Amy Hennig has a very realistic outlook on the current state of AAA single-player games.
At the Gamelab developer event in Barcelona, Spain last week, veteran designers Amy Hennig and Mark Cerny hosted a panel following Hennig’s acceptance of the Honor Award at the event.
As you’d expect, the audience wanted to hear Hennig’s take on the so called death of single-player games, a topic revived recently mostly thanks to the cancellation of Hennig’s Star Wars project (known as Ragtag), Visceral Games’ shuttering, and EA’s statement at the time.
For one, Hennig understands why EA ultimately made the decision to reboot the project as a live service game at Motive, even if the decision was hard on the designer.
“I don’t fault EA for that decision, as hard as it was personally for me,” Hennig told attendees (via GamesBeat). “I understand the challenge.”
“We have to come at this in different ways. I think it’s about portfolios of games at different price points that allow us to do more than just PUBGs and Fortnites and Destiny clones,” she added.
The veteran designer is keenly aware of how more expensive, and riskier, making the sort of AAA, story-driven single-player games she’s most known for has become. Because of that, Hennig praised Sony’s commitment to this seemingly dying breed of games.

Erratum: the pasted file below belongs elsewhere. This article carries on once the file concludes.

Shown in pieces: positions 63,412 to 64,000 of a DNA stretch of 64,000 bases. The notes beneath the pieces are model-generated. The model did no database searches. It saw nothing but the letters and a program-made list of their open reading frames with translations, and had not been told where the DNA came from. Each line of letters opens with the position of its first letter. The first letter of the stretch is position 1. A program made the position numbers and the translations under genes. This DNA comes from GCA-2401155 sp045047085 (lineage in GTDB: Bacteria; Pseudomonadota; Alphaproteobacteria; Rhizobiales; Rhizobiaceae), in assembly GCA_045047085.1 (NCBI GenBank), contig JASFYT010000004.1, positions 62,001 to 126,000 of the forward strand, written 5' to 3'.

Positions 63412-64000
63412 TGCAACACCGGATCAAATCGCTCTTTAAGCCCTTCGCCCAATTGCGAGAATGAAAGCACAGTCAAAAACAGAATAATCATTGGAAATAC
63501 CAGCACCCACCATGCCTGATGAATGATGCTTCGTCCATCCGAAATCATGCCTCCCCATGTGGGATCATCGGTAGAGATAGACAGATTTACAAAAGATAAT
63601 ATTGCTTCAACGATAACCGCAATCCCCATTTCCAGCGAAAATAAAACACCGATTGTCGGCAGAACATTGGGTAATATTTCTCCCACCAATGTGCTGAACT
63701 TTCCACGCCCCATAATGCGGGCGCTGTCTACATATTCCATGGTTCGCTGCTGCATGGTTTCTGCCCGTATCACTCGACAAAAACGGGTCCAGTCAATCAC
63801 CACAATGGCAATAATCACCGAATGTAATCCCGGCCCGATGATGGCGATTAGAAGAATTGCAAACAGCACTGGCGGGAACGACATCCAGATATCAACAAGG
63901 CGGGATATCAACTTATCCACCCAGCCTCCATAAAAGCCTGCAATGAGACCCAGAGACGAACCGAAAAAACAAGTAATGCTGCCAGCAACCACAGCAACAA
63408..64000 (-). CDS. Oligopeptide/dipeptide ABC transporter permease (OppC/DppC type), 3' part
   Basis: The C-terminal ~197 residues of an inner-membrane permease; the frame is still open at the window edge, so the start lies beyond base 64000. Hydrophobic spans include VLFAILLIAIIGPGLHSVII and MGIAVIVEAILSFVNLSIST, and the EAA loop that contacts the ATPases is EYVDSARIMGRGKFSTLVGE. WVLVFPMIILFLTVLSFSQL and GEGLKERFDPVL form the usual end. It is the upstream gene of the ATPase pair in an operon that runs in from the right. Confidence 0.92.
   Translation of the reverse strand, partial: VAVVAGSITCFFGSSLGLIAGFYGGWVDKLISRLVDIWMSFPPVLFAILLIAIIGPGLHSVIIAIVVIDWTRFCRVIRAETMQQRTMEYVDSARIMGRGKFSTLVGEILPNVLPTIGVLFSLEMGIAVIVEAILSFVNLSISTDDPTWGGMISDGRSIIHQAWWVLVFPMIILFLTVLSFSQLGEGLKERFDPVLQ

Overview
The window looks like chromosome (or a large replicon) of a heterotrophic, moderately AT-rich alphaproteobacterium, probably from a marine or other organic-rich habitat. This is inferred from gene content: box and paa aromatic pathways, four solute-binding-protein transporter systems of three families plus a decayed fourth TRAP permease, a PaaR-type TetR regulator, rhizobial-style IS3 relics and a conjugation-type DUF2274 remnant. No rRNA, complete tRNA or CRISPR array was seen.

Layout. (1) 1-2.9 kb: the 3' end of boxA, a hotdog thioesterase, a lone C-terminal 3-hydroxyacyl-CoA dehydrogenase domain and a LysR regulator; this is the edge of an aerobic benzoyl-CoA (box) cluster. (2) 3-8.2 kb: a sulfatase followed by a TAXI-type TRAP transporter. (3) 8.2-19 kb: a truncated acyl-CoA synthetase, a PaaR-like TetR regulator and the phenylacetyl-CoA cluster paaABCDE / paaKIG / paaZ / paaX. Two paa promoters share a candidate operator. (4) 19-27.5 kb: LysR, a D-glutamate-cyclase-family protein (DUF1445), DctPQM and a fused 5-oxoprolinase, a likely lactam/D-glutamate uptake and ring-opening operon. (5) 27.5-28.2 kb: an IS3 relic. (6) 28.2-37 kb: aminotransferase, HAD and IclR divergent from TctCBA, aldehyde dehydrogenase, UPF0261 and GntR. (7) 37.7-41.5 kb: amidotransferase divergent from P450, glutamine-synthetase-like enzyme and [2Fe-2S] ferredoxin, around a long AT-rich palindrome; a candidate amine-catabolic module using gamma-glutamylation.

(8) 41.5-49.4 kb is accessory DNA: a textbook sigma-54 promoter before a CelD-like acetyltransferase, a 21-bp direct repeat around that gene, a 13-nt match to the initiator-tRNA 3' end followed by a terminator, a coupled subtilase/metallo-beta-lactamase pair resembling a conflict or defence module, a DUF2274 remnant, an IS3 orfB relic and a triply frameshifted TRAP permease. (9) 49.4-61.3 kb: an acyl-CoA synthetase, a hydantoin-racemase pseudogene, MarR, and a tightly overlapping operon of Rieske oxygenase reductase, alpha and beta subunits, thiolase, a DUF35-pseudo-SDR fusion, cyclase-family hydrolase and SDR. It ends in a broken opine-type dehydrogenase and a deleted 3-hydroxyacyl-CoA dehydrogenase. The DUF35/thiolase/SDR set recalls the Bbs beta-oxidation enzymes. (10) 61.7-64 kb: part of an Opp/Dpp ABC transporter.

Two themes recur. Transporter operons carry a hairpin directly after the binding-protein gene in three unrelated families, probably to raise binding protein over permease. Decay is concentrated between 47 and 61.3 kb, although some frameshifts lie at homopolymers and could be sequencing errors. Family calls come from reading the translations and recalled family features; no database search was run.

“God bless Sony for supporting these kinds of games, because they’re terrifying to make. They’re very expensive, and it doesn’t suit the model of having a massive open world or hours and hours of gameplay or running a live service, which is what everybody is shooting for these days,” she said.
Hennig reiterated that despite her love for that style of games, they’re not sustainable in today’s market. The solution, according to Hennig, is to create shorter experiences intended to be finished, and price them appropriately.
“We have digital distribution. That should be possible. We shouldn’t be stuck at this brick and mortar price point and trying to make more and more content, breaking the spirit of these games,” she explained, adding that subscription-based models could also play a part in this shakeup.
The rest of the talk is well worth reading at the link above, where Hennig also touches on some of her history making games, her various roles, and what got her to join the industry in the first place.
Hennig recently revealed that she left EA in January to start her own studio, which will be working on experimental and VR games.